“Pig-in-a-Corset? I like that too,” said Fisher. He hesitated. “Beryl didn’t really say anything rude to that woman, did she?”

“Naah, I don’t think so. But she’s not telling us everything. I think they knew each other. Anyway, it’s just a dumb throw-away rag. Hell, it might even improve business. After a couple martinis, Pascal will be back in high spirits again.”

They both looked up expectantly when they heard Pascal’s office door opening. Beryl walked back slowly, looking shaken. She gave no indication of what she had learned until she sat down next to them.

“She’s dead,” said Beryl finally, still amazed by the news.

“Good lord!” cried Cooper “Was it our food? What happened?”

“No, apparently it was heart failure. That review was the last thing she ever wrote. They found her in her kitchen face down in a plate of Vienna sausages.”

They all stopped and considered the significance of this new development. Fisher gave a low can-you-believe-it whistle and said, sotto voce, “Now THAT’s tacky.”

Moving quickly, Beryl reached into her apron pocket for a lighter and her cherished cigarette. She lit up and took in a long sweet hot pungent drag. The loving white smoke curled through her lungs, warmed her throat. And by god, it satisfied as so few things do. It did just what she asked; it provided just what she needed. It loved and accepted her. It bore her no malice for the long, long wait. How kind and forgiving the first cigarette! The other cigarettes she would come to hate soon enough. But she knew all along she was right to love this one.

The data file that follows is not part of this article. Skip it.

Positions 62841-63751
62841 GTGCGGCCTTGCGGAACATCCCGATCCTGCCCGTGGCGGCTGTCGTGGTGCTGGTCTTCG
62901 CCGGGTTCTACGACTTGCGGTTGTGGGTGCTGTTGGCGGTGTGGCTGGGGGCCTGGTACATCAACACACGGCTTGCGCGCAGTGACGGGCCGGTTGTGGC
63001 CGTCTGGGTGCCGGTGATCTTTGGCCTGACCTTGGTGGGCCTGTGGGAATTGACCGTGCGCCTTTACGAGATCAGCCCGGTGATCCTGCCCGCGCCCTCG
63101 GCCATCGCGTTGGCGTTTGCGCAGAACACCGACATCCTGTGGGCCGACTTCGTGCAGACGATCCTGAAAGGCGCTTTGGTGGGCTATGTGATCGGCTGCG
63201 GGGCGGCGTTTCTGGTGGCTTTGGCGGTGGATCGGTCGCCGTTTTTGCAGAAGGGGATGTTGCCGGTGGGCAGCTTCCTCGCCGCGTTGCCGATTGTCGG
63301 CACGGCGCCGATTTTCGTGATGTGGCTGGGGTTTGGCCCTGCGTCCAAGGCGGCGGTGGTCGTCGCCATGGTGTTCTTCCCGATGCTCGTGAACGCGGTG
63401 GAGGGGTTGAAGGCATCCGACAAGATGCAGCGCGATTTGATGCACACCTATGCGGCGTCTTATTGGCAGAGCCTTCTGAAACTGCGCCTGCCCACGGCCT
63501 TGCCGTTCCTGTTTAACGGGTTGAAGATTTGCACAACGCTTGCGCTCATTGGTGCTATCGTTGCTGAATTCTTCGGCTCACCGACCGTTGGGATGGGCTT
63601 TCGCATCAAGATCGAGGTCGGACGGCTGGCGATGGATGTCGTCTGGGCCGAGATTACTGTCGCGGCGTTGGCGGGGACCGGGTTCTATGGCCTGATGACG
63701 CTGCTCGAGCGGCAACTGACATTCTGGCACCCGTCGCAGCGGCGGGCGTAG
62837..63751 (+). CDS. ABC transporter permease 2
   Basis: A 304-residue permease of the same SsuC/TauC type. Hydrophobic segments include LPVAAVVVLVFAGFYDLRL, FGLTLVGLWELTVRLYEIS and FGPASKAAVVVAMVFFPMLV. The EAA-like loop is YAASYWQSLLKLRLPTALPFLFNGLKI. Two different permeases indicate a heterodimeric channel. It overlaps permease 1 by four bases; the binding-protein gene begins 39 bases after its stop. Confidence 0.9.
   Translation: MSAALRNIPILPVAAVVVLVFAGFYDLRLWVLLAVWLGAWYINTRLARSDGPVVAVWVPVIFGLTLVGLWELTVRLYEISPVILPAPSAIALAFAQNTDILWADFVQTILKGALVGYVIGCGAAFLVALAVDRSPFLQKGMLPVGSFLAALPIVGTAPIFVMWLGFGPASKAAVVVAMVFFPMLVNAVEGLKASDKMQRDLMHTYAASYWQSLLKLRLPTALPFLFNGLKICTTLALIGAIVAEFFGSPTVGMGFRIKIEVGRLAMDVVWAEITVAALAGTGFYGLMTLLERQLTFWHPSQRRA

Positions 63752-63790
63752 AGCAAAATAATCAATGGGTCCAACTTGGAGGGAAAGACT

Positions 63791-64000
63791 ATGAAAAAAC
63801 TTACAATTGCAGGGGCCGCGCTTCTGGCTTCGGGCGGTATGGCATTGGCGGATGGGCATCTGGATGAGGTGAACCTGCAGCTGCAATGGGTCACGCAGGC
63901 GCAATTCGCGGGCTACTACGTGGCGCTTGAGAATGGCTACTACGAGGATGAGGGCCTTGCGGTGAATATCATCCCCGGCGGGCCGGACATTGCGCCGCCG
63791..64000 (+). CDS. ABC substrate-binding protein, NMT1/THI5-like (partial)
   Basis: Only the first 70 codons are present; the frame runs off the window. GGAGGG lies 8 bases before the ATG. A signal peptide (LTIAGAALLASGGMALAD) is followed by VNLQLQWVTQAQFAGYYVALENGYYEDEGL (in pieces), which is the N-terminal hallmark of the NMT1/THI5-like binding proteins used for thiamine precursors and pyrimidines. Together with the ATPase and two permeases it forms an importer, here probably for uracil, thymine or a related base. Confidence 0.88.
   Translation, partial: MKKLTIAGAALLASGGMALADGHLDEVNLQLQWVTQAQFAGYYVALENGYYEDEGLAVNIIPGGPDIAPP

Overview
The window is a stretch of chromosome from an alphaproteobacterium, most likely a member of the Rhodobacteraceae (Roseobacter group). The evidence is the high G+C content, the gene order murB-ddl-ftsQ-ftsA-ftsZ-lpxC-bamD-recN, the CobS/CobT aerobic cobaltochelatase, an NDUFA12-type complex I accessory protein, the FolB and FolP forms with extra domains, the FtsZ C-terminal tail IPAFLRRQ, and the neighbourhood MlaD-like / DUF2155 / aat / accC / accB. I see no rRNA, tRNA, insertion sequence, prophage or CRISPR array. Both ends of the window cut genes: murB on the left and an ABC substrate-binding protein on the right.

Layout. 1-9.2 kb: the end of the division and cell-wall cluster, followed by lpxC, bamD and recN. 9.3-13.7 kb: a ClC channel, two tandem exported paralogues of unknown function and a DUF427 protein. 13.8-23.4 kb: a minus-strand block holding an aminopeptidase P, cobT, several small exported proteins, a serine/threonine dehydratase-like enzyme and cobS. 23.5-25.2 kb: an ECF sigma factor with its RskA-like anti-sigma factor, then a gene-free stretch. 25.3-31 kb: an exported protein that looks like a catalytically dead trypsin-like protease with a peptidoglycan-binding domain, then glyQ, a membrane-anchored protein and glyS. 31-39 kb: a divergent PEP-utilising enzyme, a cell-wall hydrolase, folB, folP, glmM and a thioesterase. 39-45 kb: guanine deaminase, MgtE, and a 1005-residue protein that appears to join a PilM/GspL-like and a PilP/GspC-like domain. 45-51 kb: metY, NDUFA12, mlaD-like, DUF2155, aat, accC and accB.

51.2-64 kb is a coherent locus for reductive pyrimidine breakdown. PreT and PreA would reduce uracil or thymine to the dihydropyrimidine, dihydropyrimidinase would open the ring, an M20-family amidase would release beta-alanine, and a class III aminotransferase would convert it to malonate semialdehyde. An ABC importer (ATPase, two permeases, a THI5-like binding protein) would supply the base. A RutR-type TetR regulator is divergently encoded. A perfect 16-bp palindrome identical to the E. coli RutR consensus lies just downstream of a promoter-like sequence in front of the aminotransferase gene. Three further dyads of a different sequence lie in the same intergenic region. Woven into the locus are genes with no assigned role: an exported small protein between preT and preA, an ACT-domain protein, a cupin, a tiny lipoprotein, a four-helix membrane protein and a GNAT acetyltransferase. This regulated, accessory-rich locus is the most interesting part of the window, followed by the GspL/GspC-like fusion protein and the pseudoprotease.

Fisher asked, “How long this time?”

She smiled a crooked smile and leaned back against the bar. “Six weeks, three days.”

The Mapmaker’s Art

by Ortelius
There were no clouds in the night sky, but no stars either. Arthur stood on the penthouse balcony, his thoughts slow but vast. Below him, cars crawled in intricate traceries, and buildings glittered, bright and hard. He wondered if the stars, like gods whose worshippers had turned toward brighter idols, would one day simply vanish into myth.